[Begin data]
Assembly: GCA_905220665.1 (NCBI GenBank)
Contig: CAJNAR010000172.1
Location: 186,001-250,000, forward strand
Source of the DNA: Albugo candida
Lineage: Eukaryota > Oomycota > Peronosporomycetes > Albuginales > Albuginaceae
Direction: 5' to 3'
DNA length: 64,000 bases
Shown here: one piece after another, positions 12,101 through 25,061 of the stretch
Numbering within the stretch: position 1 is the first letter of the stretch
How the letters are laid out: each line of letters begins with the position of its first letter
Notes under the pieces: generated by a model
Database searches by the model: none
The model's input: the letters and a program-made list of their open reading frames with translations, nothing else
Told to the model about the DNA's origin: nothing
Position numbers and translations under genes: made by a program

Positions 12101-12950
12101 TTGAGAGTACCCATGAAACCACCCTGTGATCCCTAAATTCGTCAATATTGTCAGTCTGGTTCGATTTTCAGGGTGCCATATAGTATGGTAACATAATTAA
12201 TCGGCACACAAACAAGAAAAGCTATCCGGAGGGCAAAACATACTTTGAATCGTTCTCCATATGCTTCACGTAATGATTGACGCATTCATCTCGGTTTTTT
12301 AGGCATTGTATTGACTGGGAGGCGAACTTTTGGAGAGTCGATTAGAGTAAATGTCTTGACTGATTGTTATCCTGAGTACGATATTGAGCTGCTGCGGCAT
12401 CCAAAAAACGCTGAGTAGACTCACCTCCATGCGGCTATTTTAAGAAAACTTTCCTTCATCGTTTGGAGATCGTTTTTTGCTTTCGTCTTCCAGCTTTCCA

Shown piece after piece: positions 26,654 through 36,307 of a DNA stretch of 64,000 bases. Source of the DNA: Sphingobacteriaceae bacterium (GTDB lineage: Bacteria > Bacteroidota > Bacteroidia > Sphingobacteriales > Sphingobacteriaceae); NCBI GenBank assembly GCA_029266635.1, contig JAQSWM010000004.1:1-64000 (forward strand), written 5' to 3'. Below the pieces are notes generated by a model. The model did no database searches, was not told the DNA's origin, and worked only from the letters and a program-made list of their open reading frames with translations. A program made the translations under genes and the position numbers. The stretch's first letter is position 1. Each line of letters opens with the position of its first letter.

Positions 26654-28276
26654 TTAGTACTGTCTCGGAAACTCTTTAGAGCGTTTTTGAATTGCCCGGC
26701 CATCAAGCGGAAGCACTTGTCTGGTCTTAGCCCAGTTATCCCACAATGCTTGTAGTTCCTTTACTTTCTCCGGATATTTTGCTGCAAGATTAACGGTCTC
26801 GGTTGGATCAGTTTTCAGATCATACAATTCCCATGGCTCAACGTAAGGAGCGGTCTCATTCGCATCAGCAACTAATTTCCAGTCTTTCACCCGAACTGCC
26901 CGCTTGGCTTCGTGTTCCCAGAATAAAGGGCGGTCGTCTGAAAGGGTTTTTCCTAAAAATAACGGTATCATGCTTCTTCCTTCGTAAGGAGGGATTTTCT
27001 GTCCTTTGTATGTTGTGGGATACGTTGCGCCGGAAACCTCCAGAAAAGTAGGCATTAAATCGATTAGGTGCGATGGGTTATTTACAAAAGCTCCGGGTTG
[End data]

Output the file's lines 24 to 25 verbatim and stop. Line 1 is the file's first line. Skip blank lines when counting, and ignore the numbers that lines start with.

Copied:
26701 CATCAAGCGGAAGCACTTGTCTGGTCTTAGCCCAGTTATCCCACAATGCTTGTAGTTCCTTTACTTTCTCCGGATATTTTGCTGCAAGATTAACGGTCTC
26801 GGTTGGATCAGTTTTCAGATCATACAATTCCCATGGCTCAACGTAAGGAGCGGTCTCATTCGCATCAGCAACTAATTTCCAGTCTTTCACCCGAACTGCC